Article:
NEWS AND INSIGHTS UPDATE:
A study by the National Association of Investment Companies (NAIC) found that the funds managed by its member firms (79% of which are owned by minorities and 69% of which have women or minorities in at least half of the investment roles) had a median net internal rate of return of 15% from 1998-2011. That’s significantly higher than the 3.7% rate of return for the U.S. private-equity industry during the same time period.
Devin Banerjee shares the following additional information from the NAIC report with Bloomberg:
“At nine of those 10 biggest private-equity firms industrywide, women account for an average 8.1% of managing directors and senior executives, the highest-ranking and best-paying jobs, according to data compiled by Bloomberg from the companies and their websites. The comparable figure for the country’s six biggest investment and commercial banks is 30%. Women make up 13% of the senior ranks at 10 of the largest traditional-asset managers.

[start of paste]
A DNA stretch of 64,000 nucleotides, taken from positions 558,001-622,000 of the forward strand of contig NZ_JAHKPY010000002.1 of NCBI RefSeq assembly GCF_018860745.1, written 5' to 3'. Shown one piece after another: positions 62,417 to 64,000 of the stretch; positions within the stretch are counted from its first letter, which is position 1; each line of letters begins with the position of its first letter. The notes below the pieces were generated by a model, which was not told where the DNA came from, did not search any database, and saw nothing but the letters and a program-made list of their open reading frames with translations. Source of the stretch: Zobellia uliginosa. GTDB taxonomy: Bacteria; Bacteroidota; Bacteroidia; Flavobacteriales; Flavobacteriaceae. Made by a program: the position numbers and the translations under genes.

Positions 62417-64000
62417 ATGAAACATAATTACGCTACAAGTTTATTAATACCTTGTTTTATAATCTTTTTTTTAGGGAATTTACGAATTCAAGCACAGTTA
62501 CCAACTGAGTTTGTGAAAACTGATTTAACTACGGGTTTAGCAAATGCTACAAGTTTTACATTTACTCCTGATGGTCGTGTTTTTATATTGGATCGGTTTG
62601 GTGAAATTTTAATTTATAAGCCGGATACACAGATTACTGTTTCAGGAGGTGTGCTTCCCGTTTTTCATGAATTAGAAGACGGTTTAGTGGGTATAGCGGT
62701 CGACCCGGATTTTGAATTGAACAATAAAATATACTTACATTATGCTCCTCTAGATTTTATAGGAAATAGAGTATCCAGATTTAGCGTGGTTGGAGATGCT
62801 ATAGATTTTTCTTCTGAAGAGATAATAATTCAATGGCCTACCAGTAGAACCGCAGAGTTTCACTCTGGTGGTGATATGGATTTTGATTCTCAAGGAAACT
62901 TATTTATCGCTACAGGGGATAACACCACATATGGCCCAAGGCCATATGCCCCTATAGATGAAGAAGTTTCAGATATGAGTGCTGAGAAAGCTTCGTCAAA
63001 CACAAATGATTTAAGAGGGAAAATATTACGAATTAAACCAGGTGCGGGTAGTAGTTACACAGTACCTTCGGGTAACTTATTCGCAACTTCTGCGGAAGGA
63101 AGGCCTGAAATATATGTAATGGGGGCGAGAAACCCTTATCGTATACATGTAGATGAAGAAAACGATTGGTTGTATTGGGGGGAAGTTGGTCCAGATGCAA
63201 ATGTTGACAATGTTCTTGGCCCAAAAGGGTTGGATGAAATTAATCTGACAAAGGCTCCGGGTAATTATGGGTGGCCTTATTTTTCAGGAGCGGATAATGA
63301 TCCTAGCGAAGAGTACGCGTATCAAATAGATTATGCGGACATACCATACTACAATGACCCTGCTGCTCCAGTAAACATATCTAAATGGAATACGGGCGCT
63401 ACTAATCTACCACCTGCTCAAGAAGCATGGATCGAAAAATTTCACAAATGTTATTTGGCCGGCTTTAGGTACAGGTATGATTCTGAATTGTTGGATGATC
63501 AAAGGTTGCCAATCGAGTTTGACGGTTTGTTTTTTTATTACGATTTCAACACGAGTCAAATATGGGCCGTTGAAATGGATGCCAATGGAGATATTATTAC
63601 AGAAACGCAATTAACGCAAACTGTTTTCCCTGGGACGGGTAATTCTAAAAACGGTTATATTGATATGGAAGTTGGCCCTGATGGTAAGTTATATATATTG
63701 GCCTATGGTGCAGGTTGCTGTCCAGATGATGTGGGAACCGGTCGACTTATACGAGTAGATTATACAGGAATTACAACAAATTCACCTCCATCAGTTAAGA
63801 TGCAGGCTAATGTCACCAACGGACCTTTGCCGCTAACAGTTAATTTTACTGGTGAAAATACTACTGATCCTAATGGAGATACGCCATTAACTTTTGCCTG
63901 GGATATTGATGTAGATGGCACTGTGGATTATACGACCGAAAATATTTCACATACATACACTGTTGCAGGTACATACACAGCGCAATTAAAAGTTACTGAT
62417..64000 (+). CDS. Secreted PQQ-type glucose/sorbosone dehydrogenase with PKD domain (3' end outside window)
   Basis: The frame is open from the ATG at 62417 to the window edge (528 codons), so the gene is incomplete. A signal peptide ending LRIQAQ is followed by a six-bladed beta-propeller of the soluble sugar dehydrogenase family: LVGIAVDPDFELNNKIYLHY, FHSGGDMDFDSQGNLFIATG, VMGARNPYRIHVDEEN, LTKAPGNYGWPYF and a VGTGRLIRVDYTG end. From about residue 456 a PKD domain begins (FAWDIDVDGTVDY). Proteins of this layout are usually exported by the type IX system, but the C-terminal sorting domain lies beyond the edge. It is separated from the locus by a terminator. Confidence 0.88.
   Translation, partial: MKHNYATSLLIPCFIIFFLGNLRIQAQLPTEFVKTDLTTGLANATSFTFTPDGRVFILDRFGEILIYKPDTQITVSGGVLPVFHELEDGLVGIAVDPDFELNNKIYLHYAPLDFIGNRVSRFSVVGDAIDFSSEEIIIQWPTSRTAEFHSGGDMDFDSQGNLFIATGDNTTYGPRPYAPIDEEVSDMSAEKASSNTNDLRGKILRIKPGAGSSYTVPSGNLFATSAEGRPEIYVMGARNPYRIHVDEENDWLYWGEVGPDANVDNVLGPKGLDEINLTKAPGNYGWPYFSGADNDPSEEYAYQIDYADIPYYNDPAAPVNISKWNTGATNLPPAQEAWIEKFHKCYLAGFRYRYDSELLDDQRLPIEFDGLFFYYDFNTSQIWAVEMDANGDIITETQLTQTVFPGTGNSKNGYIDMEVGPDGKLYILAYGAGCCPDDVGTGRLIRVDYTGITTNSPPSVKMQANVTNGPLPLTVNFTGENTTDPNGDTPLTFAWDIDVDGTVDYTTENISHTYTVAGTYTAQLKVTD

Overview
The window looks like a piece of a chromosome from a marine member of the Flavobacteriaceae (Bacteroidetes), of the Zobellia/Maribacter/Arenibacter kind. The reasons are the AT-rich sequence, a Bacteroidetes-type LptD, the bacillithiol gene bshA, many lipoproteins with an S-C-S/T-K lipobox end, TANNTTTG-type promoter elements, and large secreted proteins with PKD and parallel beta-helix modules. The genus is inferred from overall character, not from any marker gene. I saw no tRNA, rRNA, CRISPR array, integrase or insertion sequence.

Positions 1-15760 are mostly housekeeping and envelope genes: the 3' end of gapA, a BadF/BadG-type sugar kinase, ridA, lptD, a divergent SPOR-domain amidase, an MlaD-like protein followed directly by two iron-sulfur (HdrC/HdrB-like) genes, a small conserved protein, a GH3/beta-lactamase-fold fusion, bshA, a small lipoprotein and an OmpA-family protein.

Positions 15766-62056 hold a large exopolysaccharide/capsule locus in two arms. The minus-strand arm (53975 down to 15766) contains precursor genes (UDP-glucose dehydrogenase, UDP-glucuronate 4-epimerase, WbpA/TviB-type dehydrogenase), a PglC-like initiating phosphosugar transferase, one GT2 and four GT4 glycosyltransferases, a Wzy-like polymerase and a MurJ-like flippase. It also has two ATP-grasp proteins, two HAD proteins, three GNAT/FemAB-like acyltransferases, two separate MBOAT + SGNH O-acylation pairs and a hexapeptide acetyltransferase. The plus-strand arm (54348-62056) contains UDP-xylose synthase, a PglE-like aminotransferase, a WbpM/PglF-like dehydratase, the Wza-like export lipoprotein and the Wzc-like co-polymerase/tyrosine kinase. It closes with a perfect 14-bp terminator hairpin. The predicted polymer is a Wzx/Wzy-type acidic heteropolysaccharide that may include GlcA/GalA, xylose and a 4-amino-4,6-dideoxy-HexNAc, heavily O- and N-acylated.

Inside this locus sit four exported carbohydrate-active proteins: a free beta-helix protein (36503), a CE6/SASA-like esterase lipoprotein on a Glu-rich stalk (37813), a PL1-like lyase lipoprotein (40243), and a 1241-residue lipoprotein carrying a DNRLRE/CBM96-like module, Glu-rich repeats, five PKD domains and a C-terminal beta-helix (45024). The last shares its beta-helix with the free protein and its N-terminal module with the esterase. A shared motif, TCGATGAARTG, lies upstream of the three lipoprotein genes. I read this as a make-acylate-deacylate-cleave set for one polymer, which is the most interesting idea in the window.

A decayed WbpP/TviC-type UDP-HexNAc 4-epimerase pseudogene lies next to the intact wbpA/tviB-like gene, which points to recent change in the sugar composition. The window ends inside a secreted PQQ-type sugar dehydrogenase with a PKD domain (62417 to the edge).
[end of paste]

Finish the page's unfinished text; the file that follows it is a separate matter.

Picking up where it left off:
“A report published in August by the Credit Suisse Research Institute found that companies with women on their boards rewarded shareholders with corporate performance and share-price returns that are more stable than those at comparable companies with all-male boards. Net income growth at companies with female board representation averaged 14% over the past six years, compared with 10% at those without a female director, according to the study.”
NAIC hopes that the report will serve as a call to action to investors and motivate them to do business with firms that embrace diversity.
Get the details: Minority-Owned Private-Equity Firms Beat Buyout Titans in Study via www.bloomberg.com